Advanced Debugging with Pry

Published Feb 01, 2017
Advanced Debugging with Pry

This tutorial helps broaden your basic knowledge of debugging by providing you with a different approach and tool for debugging in Ruby.
Before we begin I will like us to establish some common ground. A basic understanding of the following is required:

Introduction

Pry was and is still being developed by John Mair (project founder; aka banisterfiend; twitter; blog), Conrad Irwin and Ryan Fitzgerald. It is also aided by a healthy number of contributors.

Simply put, Pry is IRB on steroids. With Pry, you get all the features of IRB, plus some more. Besides being able to intercept sessions and perfom REPL-like actions in your terminal, you are also able to use your command shell integrations.

Pry can do quite a number of things; however, for the sake of this tutorial, we will focus on using pry to debug.

To set up pry on your machine, run the gem install pry command. This would fetch pry from rubygems.org

Basic Usage

As mentioned above, you can use pry to intercept your session and evaluate each method call during the interception ,

Here we have a class, Greet, that greets people in several languages as shown below:

class Greet
  def self.english(username)
    "Hello #{username}"
  end

  def self.spanish(username)
    "Holla #{username}"
  end

  def self.deutch(username)
    "Hallo #{usernme}"
  end

  def self.aragonese(username)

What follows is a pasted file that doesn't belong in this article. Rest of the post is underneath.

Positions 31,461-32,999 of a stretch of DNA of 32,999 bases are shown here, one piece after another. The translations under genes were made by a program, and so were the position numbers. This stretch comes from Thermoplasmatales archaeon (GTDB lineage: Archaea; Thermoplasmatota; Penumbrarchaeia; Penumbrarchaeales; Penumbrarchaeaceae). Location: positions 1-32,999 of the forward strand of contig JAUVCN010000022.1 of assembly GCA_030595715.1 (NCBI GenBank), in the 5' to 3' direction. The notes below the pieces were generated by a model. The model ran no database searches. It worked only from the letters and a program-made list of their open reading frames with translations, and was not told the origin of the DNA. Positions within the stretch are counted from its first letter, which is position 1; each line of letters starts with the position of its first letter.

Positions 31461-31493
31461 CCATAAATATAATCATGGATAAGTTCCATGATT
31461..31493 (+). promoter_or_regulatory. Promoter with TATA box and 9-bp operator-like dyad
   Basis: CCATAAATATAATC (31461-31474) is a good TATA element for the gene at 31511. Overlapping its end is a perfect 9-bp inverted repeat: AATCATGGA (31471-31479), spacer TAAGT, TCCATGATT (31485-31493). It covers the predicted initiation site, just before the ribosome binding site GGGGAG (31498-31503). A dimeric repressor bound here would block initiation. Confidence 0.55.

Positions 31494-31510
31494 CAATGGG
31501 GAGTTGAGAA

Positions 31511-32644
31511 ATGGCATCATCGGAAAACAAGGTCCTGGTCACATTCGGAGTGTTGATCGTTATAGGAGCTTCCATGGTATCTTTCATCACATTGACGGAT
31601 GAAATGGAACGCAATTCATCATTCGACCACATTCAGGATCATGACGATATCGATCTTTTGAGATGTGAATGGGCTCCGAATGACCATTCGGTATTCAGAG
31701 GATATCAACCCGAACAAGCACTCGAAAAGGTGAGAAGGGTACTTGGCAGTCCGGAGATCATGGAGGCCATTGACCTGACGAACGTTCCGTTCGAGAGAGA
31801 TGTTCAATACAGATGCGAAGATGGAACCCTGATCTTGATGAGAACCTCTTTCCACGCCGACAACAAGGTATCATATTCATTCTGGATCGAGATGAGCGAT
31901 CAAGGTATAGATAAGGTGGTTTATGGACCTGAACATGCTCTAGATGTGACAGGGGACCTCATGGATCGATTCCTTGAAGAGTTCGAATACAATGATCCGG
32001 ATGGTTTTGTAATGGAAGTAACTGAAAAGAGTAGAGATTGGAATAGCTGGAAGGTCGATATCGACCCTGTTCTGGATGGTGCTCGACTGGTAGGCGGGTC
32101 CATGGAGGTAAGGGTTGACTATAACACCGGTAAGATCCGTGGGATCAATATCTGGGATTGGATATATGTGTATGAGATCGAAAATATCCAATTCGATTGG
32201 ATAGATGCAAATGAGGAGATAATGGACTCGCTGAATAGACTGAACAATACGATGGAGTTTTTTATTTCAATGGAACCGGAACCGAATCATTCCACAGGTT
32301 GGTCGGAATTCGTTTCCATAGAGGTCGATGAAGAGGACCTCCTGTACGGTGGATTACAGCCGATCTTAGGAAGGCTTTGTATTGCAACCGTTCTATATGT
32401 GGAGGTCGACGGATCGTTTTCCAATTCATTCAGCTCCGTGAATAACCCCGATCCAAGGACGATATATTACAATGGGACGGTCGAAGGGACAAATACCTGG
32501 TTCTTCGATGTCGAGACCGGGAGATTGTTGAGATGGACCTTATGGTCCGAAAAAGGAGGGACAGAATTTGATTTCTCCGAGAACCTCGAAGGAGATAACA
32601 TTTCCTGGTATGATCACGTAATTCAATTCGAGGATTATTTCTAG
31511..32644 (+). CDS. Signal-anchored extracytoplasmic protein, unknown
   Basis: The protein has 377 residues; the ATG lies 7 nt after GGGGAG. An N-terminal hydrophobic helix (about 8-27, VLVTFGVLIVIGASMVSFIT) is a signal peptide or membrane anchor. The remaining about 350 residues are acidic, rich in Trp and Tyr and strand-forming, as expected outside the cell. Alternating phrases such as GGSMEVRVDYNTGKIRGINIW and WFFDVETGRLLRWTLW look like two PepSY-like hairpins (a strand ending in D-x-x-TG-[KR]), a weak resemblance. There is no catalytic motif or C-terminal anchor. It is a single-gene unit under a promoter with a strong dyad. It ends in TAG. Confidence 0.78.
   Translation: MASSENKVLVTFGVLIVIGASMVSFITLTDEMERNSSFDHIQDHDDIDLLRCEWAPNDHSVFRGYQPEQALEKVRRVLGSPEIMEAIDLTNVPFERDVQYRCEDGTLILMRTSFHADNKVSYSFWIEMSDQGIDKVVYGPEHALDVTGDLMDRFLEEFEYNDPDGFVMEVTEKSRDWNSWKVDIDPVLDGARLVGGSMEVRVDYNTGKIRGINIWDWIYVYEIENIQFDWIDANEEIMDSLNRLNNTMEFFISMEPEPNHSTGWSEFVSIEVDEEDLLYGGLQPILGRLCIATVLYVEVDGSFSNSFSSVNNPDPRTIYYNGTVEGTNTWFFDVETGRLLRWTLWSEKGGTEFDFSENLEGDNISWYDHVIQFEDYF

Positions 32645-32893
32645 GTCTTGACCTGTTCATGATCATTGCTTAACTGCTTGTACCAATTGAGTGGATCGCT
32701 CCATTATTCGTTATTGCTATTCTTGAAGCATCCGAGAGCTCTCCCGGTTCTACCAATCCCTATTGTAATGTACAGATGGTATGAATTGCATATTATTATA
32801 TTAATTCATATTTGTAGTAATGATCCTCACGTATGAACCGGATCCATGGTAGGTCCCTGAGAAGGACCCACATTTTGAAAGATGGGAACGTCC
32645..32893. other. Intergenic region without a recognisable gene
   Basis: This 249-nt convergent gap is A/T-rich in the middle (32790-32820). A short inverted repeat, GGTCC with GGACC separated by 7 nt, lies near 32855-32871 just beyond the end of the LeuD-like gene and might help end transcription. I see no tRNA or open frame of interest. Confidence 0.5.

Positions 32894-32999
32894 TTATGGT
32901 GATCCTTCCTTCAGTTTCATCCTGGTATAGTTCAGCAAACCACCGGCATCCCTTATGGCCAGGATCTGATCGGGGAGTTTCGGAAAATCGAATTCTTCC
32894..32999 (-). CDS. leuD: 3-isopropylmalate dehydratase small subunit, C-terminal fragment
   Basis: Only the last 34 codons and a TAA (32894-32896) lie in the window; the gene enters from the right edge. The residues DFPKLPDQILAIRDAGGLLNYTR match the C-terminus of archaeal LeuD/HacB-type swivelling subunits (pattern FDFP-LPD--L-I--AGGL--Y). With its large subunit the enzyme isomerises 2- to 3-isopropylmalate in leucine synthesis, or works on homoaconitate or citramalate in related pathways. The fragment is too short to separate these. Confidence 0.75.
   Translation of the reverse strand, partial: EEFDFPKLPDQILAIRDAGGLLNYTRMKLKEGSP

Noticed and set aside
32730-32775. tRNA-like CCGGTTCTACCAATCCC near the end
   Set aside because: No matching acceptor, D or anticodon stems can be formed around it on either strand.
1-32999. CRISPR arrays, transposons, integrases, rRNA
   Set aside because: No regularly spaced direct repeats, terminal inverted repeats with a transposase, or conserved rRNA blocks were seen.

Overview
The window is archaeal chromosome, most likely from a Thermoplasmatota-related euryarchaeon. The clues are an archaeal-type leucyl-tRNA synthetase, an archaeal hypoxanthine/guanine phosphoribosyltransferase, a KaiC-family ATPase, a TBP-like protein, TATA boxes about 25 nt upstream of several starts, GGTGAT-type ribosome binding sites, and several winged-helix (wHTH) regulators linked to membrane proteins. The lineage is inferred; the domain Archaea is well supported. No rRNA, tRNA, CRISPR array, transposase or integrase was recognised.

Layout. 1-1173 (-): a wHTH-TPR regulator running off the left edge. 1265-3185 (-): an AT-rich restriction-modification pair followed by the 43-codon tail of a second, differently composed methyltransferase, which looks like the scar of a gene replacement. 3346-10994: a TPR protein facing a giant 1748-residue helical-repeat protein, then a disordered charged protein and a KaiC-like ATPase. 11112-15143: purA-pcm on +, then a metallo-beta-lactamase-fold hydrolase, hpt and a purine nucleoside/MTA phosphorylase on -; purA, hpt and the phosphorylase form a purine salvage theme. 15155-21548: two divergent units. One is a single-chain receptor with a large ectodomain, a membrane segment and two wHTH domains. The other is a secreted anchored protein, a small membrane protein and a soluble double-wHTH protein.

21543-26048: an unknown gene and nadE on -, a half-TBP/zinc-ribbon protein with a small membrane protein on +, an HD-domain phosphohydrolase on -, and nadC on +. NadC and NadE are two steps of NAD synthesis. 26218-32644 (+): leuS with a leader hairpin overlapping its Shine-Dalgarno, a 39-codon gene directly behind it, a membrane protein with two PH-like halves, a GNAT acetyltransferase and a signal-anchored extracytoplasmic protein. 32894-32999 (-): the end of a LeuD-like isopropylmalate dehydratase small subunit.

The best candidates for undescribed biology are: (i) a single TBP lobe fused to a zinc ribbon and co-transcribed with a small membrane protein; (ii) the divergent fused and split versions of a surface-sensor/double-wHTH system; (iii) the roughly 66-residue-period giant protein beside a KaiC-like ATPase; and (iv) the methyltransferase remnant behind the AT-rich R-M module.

"ola #{username}"
  end
end

You probably noticed that we have a typo in the Deutch method.

If we try to get Deutch greeting by calling the method using Greet.deutch("John Doe"), you'll get an undefined local variable or method 'usernme' error.

If we put pry here, we would be able to evaluate each method individually.

In order to use pry, we must put it into the file we're working with and "bind" it at the specific point we want to intercept.

In this case, we will have

require 'pry';

class Greet
  def self.english(username)
    "Hello #{username}"
  end

  def self.spanish(username)
    "Holla #{username}"
  end

  def self.deutch(username)
    binding.pry
    "Hallo #{usernme}"
  end

  def self.aragonese(username)
    "ola #{username}"
  end
end

When we run the file again using the Deutch Greeting, Greet.deutch("John Doe"), a pry session is initiated. We would be able to access all the methods and arguments in the class.

From: /Users/Ruby/tutorial.rb @ line 15 Greet.deutch:

   14: def self.deutch(username)
=> 15:  binding.pry 
   16:  "Hallo #{usernme}"	
   17: end    
  
# Checking the argument being passed to the method
[1] pry(Greet)> username
=> "John Doe"

# Making method calls in pry
[2] pry(Greet)> aragonese(name)
=> ola John Doe

# Running individual blocks of code
# In an attempt to debug our error we will run the content of your `deutch` method